In the current AI frenzy, the prophecy of machines replacing humans is getting closer to reality. One side believes that machines will serve humans, while the other believes that humans will accidentally create something evil.
In the medical field, Doctor Watson, an AI system developed by IBM, has been known to give unsafe medication advice to cancer patients. A paper this year noted that generative AI can already pass all three parts of the U.S. medical licensing exam. A similar migration hypothesis is that if humans are seen by AI in the future, and then human doctors are the gatekeepers, will human doctors again suffer from social inertia and automated complacency? The authors of the aforementioned study note that combining human and robotic capabilities clearly offers many opportunities, but we should also consider that unintended cohort effects can occur in human-robot teams. When humans and robots work on a task, this can lead to a loss of motivation for human teammates and make effects such as social inertia more likely.
There are also concerns that AI could affect human thinking and creativity, weaken relationships, and distract from the whole reality. Silicon Valley’s generative AI star startup Inflection has launched Pi, a chatbot designed to be a friendly, supportive companion. The founders say Pi is a tool to help people cope with loneliness and can serve as a confidant. Critics, on the other hand, argued that it would allow people to escape from reality instead of interacting with real human beings. Now, the relationship between people and tools has evolved to a new level. All the tools that have been created have actually made humans lazier, such as the sweeper that saves people from cleaning their houses and the cell phone that saves people from having to write down phone numbers. But the difference between AI technology and the previous technology is that more thinking and selection work is given to AI, which is basically a black box, which is more like a kind of thinking autonomy cession. When a person hands over driving decisions entirely to an automated driver, and medical diagnosis to an AI system, the potential cost could be quite different from the cost of not being able to remember a phone number.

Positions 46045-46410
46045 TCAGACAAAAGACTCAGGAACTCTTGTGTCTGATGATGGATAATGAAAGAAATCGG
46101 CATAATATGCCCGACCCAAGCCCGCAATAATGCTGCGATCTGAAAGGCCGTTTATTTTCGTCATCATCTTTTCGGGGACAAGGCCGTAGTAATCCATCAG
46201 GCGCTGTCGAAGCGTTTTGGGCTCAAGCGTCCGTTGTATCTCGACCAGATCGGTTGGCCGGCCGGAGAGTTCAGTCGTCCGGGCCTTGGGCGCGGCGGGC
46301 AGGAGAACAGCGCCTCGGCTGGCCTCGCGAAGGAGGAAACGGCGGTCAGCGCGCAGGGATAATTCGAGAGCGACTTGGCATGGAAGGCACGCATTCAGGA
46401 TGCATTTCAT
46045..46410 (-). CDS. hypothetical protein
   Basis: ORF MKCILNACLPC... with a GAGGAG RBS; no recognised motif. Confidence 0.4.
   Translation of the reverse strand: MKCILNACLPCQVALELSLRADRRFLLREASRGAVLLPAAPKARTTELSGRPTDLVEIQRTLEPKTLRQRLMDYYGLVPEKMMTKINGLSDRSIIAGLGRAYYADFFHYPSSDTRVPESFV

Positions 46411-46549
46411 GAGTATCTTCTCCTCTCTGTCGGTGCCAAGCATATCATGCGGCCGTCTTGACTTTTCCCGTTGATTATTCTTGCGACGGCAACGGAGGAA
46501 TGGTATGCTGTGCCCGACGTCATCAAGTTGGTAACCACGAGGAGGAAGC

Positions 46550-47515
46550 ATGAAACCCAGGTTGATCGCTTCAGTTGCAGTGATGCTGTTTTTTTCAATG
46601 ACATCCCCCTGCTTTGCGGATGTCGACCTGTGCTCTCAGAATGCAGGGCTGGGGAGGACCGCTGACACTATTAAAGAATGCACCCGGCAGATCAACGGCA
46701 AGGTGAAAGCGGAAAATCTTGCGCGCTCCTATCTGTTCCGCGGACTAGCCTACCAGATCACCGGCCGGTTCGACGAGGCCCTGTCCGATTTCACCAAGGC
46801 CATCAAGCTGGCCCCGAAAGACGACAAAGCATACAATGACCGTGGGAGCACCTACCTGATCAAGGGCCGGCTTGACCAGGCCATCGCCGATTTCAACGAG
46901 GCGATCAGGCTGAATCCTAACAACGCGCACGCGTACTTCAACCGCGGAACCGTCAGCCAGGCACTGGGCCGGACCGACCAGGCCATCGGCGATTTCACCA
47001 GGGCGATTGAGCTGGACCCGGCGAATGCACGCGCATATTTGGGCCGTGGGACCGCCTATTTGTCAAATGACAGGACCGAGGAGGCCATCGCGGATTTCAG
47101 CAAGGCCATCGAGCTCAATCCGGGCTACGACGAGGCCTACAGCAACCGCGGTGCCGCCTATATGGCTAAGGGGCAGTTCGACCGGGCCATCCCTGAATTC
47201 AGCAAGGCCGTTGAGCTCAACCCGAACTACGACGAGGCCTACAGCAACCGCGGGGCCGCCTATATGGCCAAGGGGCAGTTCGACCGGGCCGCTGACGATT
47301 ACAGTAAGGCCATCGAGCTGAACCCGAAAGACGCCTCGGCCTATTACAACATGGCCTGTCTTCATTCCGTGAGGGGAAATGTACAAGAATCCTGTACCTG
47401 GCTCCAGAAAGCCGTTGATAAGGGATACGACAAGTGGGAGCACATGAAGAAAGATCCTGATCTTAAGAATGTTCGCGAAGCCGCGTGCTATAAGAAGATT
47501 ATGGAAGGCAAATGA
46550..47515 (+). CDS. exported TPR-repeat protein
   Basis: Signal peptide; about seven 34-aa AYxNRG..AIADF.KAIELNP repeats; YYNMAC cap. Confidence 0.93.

Joseph Wissenbaum, the computer scientist who developed the first chatbot in history, has likened science to an addictive drug that becomes a chronic poison as it is taken in increasing doses, and there may be no turning back if computers are introduced into some complex human activities. When man gives the power to think and judge machines as a reference, the demons of social inertia and automation complacency may also lurk and may become a chronic poison with the repetition of tasks.